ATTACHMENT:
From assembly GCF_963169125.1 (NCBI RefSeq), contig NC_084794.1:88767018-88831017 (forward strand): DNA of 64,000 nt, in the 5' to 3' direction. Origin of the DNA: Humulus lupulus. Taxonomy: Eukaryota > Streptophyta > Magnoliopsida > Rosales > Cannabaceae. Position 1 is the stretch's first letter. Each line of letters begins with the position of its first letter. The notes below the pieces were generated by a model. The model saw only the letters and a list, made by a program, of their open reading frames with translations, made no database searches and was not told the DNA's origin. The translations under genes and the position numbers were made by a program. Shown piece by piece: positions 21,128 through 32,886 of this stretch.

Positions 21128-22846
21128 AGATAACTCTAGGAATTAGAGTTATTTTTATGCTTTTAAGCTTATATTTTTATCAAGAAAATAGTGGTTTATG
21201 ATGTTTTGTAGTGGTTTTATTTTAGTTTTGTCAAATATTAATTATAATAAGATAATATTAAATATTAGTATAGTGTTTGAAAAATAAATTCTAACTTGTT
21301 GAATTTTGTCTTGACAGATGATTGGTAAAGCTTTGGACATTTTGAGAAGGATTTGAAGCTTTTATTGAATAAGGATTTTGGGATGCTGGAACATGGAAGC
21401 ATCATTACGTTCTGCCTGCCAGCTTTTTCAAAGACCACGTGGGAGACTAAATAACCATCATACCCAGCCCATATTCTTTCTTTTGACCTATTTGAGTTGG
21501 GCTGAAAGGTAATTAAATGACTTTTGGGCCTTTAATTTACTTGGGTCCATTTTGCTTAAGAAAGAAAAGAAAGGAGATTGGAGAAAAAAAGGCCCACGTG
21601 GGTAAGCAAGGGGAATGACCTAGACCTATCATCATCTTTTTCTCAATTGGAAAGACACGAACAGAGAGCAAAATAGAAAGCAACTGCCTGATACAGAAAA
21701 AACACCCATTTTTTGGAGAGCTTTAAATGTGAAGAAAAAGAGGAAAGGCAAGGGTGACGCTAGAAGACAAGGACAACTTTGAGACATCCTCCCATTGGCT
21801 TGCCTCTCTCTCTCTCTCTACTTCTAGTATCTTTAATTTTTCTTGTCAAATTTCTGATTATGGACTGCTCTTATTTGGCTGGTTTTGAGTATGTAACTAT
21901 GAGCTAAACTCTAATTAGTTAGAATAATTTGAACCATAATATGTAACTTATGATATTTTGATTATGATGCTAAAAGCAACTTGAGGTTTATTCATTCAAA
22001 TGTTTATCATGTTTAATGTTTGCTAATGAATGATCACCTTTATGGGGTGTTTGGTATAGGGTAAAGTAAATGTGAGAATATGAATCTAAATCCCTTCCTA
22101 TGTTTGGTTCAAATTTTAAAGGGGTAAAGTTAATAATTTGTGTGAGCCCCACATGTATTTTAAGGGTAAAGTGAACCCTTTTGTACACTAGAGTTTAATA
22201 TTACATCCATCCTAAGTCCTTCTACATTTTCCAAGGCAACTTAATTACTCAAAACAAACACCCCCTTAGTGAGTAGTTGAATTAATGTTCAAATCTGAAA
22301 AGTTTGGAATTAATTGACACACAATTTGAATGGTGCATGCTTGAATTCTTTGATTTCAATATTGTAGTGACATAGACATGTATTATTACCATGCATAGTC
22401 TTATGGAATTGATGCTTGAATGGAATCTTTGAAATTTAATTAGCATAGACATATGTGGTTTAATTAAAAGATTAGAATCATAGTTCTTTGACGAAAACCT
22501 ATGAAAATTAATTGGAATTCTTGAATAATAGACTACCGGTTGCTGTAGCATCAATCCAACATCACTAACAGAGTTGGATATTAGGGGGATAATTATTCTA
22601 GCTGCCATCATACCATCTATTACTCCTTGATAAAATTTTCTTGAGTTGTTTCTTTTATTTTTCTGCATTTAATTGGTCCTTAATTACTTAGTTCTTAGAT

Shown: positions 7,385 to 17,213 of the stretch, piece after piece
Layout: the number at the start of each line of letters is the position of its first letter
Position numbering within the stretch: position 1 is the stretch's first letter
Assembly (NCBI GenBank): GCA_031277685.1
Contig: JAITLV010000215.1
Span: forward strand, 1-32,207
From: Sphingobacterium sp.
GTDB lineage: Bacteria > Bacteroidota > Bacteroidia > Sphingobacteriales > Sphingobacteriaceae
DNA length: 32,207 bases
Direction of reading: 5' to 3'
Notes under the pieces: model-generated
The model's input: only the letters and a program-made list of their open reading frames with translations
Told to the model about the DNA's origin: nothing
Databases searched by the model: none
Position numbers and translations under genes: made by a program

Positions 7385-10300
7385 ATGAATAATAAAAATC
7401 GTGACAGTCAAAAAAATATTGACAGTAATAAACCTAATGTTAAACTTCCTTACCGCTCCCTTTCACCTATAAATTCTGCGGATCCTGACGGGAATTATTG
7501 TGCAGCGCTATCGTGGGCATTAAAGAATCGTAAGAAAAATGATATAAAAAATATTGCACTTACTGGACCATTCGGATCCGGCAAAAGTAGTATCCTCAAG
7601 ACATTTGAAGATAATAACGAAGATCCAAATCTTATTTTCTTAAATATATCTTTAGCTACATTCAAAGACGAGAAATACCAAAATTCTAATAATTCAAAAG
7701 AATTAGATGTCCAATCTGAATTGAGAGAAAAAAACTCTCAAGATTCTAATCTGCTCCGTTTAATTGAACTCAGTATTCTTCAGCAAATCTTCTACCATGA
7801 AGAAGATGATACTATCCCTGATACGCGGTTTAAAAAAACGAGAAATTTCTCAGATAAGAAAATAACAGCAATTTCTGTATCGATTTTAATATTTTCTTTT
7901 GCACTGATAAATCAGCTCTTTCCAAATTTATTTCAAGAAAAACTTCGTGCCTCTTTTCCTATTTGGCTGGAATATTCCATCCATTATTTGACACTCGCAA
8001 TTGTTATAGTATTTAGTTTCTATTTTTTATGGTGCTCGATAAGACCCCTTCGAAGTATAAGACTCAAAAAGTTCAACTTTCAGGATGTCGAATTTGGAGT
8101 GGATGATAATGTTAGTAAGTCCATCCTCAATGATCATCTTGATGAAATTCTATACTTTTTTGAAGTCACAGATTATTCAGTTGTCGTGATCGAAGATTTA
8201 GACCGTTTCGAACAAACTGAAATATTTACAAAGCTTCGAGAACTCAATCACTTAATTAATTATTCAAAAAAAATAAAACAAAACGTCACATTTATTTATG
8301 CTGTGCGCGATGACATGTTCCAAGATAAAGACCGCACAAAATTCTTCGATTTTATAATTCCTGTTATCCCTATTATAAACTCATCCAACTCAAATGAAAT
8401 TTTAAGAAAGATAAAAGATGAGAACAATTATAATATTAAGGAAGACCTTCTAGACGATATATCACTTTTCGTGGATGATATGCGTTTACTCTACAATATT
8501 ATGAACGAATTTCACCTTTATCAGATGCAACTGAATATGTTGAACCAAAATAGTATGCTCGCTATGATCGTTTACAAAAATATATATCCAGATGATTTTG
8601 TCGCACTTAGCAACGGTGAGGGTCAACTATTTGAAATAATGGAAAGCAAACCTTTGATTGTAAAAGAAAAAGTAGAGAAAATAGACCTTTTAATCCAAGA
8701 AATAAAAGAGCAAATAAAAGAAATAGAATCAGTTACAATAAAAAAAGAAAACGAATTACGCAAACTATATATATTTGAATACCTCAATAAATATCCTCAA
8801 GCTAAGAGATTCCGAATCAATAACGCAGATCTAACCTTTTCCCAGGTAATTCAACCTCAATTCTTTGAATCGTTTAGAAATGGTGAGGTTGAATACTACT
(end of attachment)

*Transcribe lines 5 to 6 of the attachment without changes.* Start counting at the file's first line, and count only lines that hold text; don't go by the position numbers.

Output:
21301 GAATTTTGTCTTGACAGATGATTGGTAAAGCTTTGGACATTTTGAGAAGGATTTGAAGCTTTTATTGAATAAGGATTTTGGGATGCTGGAACATGGAAGC
21401 ATCATTACGTTCTGCCTGCCAGCTTTTTCAAAGACCACGTGGGAGACTAAATAACCATCATACCCAGCCCATATTCTTTCTTTTGACCTATTTGAGTTGG